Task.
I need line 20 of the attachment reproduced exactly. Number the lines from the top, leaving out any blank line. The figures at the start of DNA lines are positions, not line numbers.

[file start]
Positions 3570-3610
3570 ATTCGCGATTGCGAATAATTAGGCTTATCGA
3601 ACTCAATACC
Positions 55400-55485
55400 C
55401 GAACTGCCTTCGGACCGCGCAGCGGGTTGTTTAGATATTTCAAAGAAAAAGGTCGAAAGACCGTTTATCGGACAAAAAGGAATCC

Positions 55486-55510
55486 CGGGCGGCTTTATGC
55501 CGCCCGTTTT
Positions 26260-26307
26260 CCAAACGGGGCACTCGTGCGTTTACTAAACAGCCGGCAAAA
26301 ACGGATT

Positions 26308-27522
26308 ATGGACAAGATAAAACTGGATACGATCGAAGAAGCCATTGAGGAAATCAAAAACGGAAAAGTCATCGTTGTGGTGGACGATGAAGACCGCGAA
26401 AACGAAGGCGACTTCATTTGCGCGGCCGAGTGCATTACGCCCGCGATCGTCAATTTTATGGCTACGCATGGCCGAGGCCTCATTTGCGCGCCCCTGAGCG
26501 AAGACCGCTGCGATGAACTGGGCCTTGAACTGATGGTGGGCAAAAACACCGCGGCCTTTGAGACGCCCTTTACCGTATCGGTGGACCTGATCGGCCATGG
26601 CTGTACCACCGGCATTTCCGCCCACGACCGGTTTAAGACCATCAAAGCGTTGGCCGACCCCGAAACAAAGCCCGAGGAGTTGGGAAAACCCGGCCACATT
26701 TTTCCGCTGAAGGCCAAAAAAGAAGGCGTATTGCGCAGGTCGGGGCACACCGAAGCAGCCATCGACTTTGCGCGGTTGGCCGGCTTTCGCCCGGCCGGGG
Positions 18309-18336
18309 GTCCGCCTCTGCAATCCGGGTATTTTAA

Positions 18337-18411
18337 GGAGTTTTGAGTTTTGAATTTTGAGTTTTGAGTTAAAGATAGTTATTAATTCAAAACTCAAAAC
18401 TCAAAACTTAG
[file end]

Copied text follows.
18309 GTCCGCCTCTGCAATCCGGGTATTTTAA